The second change we introduce to the starting definition, also suggested by other authors14), is to replace justified with certain (although others suggest only adding certainty15)). We suggest that certainty comes as the result of the strength of justification one can present to himself. Still, the problem with certainty is similar to the one with justification:

  • Knowledge connotes certainty (but) what shall we count as certain? … one would hesitate to limit knowledge to the absolutely certain… We do better to accept the word 'know'… as a matter of degree. It applies only to true beliefs, and only to pretty firm ones, but just how firm or certain they have to be is a question similar to how big something has to be to qualify as big.16)

This leads us to our definition of knowledge we will use in context of knowledge assessments and e-assessments: knowledge is a

  • correct belief associated with a strong feeling of certainty (which is the result of justification).

Another important concept to be introduced here is the usable knowledge, which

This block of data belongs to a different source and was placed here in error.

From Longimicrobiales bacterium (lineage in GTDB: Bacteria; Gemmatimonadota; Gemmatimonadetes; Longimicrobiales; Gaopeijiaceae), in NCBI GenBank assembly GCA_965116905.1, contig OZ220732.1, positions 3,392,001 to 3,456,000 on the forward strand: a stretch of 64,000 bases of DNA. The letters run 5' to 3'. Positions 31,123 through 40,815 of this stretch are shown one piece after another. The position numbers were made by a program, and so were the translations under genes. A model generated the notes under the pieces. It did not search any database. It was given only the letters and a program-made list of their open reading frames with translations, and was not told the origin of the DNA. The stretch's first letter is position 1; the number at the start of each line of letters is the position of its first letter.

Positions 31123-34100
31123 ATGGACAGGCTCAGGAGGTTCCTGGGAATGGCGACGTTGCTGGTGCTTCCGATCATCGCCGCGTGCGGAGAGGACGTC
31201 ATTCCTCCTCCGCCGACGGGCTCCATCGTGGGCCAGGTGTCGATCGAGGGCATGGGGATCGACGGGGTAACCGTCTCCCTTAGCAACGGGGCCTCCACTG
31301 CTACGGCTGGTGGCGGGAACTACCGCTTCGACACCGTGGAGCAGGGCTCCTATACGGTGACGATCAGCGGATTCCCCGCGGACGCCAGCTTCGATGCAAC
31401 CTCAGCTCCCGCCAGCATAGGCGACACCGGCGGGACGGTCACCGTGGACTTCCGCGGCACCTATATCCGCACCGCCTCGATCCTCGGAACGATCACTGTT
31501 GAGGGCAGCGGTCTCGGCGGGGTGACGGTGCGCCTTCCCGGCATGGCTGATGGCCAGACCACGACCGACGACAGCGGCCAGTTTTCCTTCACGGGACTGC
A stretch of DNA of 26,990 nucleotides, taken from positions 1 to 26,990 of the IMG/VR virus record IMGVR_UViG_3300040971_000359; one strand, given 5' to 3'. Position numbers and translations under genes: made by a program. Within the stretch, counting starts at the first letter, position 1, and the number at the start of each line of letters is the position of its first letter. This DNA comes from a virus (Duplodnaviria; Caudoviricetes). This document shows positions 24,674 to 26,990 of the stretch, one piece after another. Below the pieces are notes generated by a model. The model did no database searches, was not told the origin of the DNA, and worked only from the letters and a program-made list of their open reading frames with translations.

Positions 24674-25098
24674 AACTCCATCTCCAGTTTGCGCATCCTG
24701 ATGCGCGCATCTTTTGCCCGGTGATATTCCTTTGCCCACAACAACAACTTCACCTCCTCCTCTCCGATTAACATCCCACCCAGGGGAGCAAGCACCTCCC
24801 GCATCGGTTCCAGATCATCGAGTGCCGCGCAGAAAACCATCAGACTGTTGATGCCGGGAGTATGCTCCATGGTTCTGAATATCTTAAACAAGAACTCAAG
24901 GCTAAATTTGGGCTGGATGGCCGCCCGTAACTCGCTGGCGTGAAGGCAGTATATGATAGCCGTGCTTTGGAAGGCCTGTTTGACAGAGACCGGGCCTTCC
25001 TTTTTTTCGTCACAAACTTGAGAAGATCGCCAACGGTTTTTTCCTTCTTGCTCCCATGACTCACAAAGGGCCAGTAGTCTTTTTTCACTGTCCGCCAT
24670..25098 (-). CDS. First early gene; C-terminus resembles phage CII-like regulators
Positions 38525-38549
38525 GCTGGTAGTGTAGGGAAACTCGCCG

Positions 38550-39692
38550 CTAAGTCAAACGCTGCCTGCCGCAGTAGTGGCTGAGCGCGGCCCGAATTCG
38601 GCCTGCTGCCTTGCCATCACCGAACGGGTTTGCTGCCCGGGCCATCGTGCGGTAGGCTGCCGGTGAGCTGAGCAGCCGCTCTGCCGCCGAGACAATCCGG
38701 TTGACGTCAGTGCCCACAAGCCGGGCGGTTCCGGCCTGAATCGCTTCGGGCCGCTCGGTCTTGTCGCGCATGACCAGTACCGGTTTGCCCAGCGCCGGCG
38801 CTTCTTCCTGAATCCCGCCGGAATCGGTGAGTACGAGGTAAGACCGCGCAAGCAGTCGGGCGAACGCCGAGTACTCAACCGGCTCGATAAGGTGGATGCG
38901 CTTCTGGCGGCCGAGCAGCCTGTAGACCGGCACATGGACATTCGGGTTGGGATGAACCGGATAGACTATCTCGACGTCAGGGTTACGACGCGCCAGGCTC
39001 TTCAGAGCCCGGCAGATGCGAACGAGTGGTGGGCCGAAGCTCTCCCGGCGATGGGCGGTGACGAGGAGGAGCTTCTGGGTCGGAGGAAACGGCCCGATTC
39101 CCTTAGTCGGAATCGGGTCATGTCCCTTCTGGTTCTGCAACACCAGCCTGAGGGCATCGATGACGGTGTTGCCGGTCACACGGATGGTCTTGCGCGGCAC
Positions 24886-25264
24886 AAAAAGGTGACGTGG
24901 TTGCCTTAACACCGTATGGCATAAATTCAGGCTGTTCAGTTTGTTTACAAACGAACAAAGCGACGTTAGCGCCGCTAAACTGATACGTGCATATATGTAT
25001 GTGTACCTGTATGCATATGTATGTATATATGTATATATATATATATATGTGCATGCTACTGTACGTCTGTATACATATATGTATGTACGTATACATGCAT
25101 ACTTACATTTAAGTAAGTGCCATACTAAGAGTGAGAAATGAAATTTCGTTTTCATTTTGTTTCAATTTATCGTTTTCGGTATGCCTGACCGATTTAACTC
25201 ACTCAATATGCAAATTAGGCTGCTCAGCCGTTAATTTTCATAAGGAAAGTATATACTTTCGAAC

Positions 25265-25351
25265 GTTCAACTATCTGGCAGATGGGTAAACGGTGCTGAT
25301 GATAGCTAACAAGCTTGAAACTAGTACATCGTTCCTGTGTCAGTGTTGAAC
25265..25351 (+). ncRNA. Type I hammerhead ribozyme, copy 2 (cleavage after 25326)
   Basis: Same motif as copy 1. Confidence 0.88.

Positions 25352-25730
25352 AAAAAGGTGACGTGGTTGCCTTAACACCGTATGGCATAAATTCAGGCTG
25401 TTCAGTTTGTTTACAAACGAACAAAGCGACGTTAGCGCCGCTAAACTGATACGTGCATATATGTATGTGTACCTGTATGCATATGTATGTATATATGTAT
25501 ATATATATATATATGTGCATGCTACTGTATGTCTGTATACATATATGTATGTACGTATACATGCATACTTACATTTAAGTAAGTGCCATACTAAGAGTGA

• means that a person is sufficiently sure of the correctness of the knowledge or belief so it will be used to make decisions, to solve problems and to select and execute actions.17)

The relationship between correctness, certainty and usability of a belief

Criterion of knowledge:
Malaria is a disease caused by a parasite.
Incorrect/correct belief:
Student's belief that malaria is a disease caused by bacterial or viral infection. Student's belief that malaria is a disease caused by a parasite.
Certainty:
Certain of correctness Uncertain of correctness Certain of correctness
Usability:
Usable belief Unusable belief Usable belief
Student knowledge state:
Misinformed Uninformed Partly informed Well informed

Adapted from 18). The table can be read top-down or bottom up.

For example, a well informed student has a correct belief that malaria is caused by a parasite. He is certain of this fact since, he remembers he read it in a book or heard it from the teacher. His certainty is making this belief usable meaning he will choose that answer if questioned or will calm antibiotics have no effects on treating malaria.

An uninformed student, on the other hand is uncertain on what is causing malaria and has therefore unusable belief. His uncertainty may therefore result in giving a false answer, the right answer if he is lucky, or prevent him from dealing with more complex problems involving this information.

knowledge_assessment/knowledge.txt · Last modified: 2012/05/13 21:46 (external edit)